Full-scale trade war over Northern Ireland protocol would be damaging for everyone, Martin says

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Taoiseach Micheál Martin has acknowledged that the European Union’s decision to resume its legal action against the UK after Westminster introduced legislation to change the Northern Ireland protocol marked “a step up”, but he still expressed hope that negotiations could continue to prevent a full-scale trade war.

“I think this [legal action] represents a step-up in the response from the European Union. That said, the European Union is still available and wants to bring a resolution to issues arising from the operations of protocols through substantive negotiations with the United Kingdom government,” Mr Martin said.

Speaking on Wednesday, the Taoiseach said that he believed “the only logical and rational way forward” was for the UK government to seriously engage in talks with the EU and the EU Commission vice-president Maroš Šefčovič, who has led the EU side in its negotiations.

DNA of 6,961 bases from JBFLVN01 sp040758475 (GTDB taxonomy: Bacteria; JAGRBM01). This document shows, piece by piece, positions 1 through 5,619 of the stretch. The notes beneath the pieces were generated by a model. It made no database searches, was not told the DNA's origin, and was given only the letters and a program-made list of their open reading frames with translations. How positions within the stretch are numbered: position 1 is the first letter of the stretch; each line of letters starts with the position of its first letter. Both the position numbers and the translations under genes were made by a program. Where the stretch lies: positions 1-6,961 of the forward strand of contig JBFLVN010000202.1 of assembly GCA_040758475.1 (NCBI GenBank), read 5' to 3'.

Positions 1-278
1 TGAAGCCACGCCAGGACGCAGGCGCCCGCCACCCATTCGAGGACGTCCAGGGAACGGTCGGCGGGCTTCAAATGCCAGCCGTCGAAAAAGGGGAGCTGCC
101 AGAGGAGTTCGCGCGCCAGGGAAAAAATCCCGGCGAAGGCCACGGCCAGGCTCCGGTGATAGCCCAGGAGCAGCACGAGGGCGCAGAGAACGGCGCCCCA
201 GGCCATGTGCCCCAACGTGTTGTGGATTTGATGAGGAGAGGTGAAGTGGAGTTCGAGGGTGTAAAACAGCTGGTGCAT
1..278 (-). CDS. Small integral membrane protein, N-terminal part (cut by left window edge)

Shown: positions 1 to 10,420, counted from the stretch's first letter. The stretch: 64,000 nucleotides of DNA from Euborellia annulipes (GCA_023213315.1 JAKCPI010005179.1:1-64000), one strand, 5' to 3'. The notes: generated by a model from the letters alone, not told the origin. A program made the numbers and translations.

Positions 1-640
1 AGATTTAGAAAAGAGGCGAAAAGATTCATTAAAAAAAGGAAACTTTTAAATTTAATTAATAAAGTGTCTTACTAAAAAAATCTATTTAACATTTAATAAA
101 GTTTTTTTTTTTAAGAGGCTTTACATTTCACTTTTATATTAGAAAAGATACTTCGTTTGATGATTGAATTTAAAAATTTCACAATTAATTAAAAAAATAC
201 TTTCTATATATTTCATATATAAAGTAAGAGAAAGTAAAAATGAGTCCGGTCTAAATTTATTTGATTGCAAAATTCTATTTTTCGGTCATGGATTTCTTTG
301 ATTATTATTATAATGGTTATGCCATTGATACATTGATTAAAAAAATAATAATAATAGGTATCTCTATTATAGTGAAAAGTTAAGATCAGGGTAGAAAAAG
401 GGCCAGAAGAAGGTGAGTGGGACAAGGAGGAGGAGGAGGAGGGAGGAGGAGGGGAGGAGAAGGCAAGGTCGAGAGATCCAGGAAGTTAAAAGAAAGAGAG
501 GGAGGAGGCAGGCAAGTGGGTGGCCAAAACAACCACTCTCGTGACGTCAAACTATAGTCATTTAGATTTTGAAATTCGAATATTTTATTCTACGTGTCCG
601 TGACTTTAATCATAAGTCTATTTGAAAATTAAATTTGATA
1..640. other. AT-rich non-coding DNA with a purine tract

“I would appeal to the UK government to engage in such negotiations because it’s extremely important that yes, we deal with the issues that have arisen, but we also make sure that we underpin economic growth and development in Northern Ireland,” Mr Martin said.

“As I said yesterday, and over the last number of days, for many sectors of Northern Ireland, industry protocol has been advantageous, particularly in terms of manufacturing and the entire agri-food industry.

Mr Martin said that a trade war would be very damaging all round in relation to the economies of the UK, Ireland and Europe, and he again reiterated that the only resolution to the impasse was through negotiation.

“The immediate focus now should be on commencing substantive negotiations between the United Kingdom government and the European Union in respect to the operation of the protocol. And that is our focus.

“Obviously, if the UK government pursues a unilateralist track without any engagement well that would then create challenges and real problems between the European Union and United Kingdom. Nobody wants that.

“I’ve been a regular contact with Maroš Šefčovič and with president [Ursula] von der Leyen – they are anxious to engage on the detail and other technical issues around the protocol for quite some time, [they] would have come forward with proposals last October, those proposals weren’t really reciprocated.”